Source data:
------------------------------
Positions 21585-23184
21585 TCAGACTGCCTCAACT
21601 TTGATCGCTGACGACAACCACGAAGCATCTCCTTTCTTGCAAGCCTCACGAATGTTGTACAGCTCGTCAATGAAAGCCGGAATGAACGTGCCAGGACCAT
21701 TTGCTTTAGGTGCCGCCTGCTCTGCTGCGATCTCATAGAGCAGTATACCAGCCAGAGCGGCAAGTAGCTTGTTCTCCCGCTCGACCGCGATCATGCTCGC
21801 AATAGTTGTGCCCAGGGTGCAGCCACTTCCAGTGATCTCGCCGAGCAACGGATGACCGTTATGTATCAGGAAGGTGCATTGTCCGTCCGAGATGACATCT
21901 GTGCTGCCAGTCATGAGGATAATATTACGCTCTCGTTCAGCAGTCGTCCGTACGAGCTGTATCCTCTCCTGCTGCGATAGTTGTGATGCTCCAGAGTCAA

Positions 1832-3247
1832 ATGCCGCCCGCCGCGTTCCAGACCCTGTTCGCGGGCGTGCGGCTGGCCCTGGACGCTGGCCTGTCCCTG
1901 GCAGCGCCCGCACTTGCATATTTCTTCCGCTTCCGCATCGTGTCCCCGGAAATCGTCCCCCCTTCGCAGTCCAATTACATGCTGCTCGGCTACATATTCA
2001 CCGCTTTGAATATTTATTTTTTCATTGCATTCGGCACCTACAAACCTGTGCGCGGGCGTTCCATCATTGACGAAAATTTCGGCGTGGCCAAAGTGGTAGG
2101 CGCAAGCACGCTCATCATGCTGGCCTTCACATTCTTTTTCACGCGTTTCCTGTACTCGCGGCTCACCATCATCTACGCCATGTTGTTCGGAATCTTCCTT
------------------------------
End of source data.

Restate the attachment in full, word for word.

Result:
Positions 21585-23184
21585 TCAGACTGCCTCAACT
21601 TTGATCGCTGACGACAACCACGAAGCATCTCCTTTCTTGCAAGCCTCACGAATGTTGTACAGCTCGTCAATGAAAGCCGGAATGAACGTGCCAGGACCAT
21701 TTGCTTTAGGTGCCGCCTGCTCTGCTGCGATCTCATAGAGCAGTATACCAGCCAGAGCGGCAAGTAGCTTGTTCTCCCGCTCGACCGCGATCATGCTCGC
21801 AATAGTTGTGCCCAGGGTGCAGCCACTTCCAGTGATCTCGCCGAGCAACGGATGACCGTTATGTATCAGGAAGGTGCATTGTCCGTCCGAGATGACATCT
21901 GTGCTGCCAGTCATGAGGATAATATTACGCTCTCGTTCAGCAGTCGTCCGTACGAGCTGTATCCTCTCCTGCTGCGATAGTTGTGATGCTCCAGAGTCAA

Positions 1832-3247
1832 ATGCCGCCCGCCGCGTTCCAGACCCTGTTCGCGGGCGTGCGGCTGGCCCTGGACGCTGGCCTGTCCCTG
1901 GCAGCGCCCGCACTTGCATATTTCTTCCGCTTCCGCATCGTGTCCCCGGAAATCGTCCCCCCTTCGCAGTCCAATTACATGCTGCTCGGCTACATATTCA
2001 CCGCTTTGAATATTTATTTTTTCATTGCATTCGGCACCTACAAACCTGTGCGCGGGCGTTCCATCATTGACGAAAATTTCGGCGTGGCCAAAGTGGTAGG
2101 CGCAAGCACGCTCATCATGCTGGCCTTCACATTCTTTTTCACGCGTTTCCTGTACTCGCGGCTCACCATCATCTACGCCATGTTGTTCGGAATCTTCCTT